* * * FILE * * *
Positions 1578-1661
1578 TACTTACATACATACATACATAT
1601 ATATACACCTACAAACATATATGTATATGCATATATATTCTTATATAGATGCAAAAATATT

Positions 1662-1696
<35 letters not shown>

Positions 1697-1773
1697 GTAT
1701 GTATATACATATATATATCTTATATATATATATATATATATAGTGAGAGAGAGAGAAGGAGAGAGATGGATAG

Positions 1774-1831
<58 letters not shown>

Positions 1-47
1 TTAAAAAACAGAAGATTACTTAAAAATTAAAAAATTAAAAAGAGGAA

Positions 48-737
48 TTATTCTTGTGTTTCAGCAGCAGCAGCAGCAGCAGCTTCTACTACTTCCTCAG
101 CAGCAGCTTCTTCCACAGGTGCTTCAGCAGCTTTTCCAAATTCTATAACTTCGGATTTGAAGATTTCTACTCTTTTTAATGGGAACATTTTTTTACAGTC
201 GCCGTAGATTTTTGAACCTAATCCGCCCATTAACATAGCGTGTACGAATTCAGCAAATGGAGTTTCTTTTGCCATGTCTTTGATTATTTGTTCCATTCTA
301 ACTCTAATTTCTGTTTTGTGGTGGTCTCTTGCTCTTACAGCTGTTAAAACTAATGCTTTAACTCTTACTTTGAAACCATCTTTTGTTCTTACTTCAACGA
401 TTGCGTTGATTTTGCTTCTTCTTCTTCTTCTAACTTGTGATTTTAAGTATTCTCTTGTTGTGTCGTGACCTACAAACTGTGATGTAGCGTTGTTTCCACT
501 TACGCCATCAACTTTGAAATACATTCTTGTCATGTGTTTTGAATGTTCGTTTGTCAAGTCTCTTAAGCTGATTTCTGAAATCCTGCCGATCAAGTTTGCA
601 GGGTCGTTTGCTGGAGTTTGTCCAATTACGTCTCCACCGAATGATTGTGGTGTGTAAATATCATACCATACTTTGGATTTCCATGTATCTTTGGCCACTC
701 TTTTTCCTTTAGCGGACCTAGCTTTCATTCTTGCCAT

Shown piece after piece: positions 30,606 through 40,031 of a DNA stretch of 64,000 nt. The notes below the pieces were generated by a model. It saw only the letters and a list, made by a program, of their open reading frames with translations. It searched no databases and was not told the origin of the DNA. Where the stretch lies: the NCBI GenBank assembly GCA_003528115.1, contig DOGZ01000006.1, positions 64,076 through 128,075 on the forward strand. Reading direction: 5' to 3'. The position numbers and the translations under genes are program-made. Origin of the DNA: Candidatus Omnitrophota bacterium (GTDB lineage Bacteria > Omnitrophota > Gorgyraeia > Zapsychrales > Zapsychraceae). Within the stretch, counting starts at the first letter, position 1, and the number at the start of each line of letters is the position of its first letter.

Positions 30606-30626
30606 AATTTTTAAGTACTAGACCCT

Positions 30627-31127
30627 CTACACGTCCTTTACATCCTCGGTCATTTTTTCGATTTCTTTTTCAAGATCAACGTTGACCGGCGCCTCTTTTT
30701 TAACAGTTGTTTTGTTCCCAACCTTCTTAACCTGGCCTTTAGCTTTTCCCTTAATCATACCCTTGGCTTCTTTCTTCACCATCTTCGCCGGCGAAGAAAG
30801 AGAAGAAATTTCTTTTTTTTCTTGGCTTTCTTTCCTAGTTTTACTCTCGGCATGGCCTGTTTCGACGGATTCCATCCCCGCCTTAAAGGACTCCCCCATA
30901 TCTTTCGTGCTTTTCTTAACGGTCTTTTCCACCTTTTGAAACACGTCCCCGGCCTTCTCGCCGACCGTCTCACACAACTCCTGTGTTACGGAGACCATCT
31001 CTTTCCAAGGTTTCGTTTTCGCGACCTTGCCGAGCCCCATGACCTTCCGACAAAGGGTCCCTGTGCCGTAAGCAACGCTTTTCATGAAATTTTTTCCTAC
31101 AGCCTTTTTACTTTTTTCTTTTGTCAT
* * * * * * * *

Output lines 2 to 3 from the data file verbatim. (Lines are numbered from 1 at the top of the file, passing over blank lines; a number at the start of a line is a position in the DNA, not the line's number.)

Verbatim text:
1578 TACTTACATACATACATACATAT
1601 ATATACACCTACAAACATATATGTATATGCATATATATTCTTATATAGATGCAAAAATATT